Money as a Form of Religious Life

in Religion and Society
Author:
Keith Hart University of Kwazulu-Natal, and University of Pretoria johnkeithhart@gmail.com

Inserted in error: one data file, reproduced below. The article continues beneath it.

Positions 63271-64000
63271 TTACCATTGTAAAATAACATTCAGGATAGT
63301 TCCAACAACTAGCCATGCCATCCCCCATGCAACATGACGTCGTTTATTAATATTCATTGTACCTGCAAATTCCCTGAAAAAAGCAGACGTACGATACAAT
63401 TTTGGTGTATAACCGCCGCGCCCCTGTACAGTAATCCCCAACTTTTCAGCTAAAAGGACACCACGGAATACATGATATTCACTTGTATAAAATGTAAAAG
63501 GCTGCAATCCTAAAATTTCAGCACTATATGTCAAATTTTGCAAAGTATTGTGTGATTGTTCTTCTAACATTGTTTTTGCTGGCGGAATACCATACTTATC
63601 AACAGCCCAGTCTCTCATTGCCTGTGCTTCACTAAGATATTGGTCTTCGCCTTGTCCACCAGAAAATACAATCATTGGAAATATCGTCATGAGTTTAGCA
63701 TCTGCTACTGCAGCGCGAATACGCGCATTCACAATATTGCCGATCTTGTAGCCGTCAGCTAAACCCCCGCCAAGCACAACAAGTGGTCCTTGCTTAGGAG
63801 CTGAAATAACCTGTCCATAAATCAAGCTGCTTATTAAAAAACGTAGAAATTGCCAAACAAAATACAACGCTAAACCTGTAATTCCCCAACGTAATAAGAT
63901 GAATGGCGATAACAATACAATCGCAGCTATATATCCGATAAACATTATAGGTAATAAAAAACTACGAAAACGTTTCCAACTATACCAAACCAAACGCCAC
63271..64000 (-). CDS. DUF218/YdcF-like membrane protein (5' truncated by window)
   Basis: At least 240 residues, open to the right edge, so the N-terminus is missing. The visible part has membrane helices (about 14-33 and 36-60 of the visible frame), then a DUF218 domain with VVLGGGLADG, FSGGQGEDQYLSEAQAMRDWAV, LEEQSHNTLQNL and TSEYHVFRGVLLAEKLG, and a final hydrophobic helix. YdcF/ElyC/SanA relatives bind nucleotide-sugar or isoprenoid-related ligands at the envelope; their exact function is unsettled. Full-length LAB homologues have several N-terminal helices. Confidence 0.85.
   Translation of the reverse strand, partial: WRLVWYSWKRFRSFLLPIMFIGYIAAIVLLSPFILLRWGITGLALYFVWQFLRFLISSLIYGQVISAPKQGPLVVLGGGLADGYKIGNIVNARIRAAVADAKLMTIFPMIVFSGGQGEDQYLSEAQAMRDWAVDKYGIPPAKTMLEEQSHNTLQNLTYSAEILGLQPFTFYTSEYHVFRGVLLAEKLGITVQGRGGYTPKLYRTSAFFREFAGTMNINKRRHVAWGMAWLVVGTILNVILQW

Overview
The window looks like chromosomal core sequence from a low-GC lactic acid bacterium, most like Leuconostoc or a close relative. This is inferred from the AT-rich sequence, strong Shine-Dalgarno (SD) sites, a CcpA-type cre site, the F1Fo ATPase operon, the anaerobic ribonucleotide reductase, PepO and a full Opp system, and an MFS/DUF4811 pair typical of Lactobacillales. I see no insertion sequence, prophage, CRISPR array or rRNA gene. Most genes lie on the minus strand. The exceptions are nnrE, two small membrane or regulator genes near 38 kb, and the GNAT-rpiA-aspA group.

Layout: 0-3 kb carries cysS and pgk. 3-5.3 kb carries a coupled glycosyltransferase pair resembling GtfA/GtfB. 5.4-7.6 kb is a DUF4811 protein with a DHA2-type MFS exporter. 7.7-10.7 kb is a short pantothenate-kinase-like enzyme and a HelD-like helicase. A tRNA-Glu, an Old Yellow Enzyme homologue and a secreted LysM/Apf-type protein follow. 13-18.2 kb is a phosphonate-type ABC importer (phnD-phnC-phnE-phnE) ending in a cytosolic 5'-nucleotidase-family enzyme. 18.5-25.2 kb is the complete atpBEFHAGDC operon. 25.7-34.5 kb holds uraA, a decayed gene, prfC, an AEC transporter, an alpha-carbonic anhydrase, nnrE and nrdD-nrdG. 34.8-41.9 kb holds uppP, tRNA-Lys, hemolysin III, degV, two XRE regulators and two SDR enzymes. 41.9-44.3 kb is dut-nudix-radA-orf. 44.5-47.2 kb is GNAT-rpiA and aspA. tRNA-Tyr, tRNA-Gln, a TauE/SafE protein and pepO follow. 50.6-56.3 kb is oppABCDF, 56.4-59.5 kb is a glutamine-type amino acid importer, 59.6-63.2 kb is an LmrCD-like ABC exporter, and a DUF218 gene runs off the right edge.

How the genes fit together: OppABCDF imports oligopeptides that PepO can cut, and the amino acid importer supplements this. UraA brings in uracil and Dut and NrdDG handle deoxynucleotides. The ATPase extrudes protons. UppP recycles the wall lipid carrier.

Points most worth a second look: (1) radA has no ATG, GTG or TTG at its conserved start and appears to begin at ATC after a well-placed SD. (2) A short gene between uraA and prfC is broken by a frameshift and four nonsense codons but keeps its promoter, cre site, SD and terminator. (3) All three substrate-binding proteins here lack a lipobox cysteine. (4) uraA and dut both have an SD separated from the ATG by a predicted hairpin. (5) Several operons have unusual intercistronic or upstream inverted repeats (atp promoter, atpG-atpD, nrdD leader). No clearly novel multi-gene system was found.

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As I began writing this piece, a blog post in the Guardian (18 May 2010) asked if “the markets” are our new religion, likening them to a “bloodthirsty god” in primitive religion. Financial markets are the outcome of thousands of independent decisions, but the media oft en speak of them as a single all-knowing entity. Almost a decade earlier, Thomas Frank (2001) published One Market under God and many others have made a similar connection. The editors of this journal approached me to comment on the possible interest the financial crisis might hold for anthropologists of religion. That begs the question of what religion is and what money has to do with it. In what follows I stick to a Durkheimian line on the affinity between money and religion. Its relevance to the current economic crisis must wait for another occasion.

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